The Dassault Mercure was a French regional jet that first flew in 1971 and received its type certificate in February 1974; it resembled an enlarged, shorter-range 737-200, and was designed to serve higher-capacity short-haul routes. The Mercure was an abysmal failure, with only eleven aircraft ever sold, all to French domestic carrier Air Inter. Wikipedia states, citing Dassault’s own website, that the killer was its short range, only 2,080 km (1,125 nmi) with a typical payload, and reducing to 1,700 km (920 nmi) at maximum capacity.

Except... that doesn’t actually explain the Mercure’s failure to sell!

Sure, it didn’t have the range for long transcontinental or transoceanic crossings, but you don’t need that much range to be successful as an airliner, as evidenced by the profits made by regional-jet manufacturers. The Mercure’s Wikipedia article - citing Dassault - admits as much, even as it makes the claim that the aircraft was doomed by its short range:

This lack of interest was due to several factors, including the devaluation of the dollar and the oil crisis of the 1970s, but mainly because of the Mercure's operating range – suitable for domestic European operations but unable to sustain longer routes; at maximum payload, the aircraft's range was only 1,700 km. [emphasis added]

1,700 km is plenty of range for European routes, and there are numerous other markets for high-capacity, short-range aircraft. Japan, land of the 747 regional jet, comes immediately to mind, along with the other dense areas of East, Southeast, and South Asia and the Middle East. Even infamously-spread-out North America should have been fertile ground, what with the multitudes of short routes (and even not-so-short ones; the Mercure would have had enough range to comfortably fly between New York and Chicago in a typical passenger configuration, although not in all-up sardine mode) in the northeastern and midwestern United States, eastern Canada, parts of the South, the West Coast, and the Caribbean. As a point of comparison, the earlier Sud Caravelle - the fourth jetliner to enter revenue service,1 and the first-ever regional jet - had an even shorter range (1,700 km was its maximum range), and it was riotously successful, to the tune of 282 aircraft (some of the very last of these, ironically, going to Air Inter at the very same time they were contemplating the Mercure), despite also having a smaller passenger capacity.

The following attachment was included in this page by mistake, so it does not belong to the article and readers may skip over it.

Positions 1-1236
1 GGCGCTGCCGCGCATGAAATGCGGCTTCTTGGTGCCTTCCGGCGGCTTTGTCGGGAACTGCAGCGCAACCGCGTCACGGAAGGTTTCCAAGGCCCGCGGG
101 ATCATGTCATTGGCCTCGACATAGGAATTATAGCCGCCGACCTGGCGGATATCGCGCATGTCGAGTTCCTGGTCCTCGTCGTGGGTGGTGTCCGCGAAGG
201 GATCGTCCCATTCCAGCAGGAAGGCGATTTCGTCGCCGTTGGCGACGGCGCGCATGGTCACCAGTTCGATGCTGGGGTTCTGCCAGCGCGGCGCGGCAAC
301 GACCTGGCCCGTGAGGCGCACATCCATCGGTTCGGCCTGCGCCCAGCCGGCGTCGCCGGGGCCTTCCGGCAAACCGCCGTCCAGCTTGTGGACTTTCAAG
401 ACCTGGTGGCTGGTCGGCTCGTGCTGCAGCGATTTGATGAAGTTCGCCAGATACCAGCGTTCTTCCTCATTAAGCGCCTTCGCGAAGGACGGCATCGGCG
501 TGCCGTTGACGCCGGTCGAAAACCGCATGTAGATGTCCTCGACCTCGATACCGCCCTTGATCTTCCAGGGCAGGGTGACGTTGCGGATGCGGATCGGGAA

What am I missing? Why wasn’t the Dassault Mercure successful in the short-haul market?

1: Preceded by the Comet, the Tu-104, and the 707, in that order.


Mainly because the short haul market needed to wait for the deregulation of the late 70s into the early 80s that resulted in the creation, by the early 90s, of the hub and spoke concept with small regional jets feeding hubs where the mainliners were.

The CRJ200 was the main pioneer of this market, as an up to date rendition of a smaller regional feeder jet. At the time it was expected to sell maybe a couple hundred units, even within Canadair.

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    $\begingroup$ There never was a hub and spoke system in Europe, or US style deregulation. $\endgroup$ – jwenting Mar 25 '19 at 5:25
  • $\begingroup$ But the US is the dominant market. The European consumer air travel market is much smaller because there is still a lot of train travel, which is almost non-existent in NA. $\endgroup$ – John K Mar 25 '19 at 13:47
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    $\begingroup$ which is irrelevant as the Mercure wasn't primarily targeted at the US market, but the European and former colonial French markets. $\endgroup$ – jwenting Mar 26 '19 at 4:18
  • $\begingroup$ @jwenting: Actually, Dassault did try to sell an updated, CFM56-powered Mercure in the U.S., but didn't get any orders. $\endgroup$ – Sean Mar 27 '19 at 4:29
  • $\begingroup$ @JohnK: And yet the even-earlier Caravelle was a roaring success... $\endgroup$ – Sean Mar 30 '19 at 20:50

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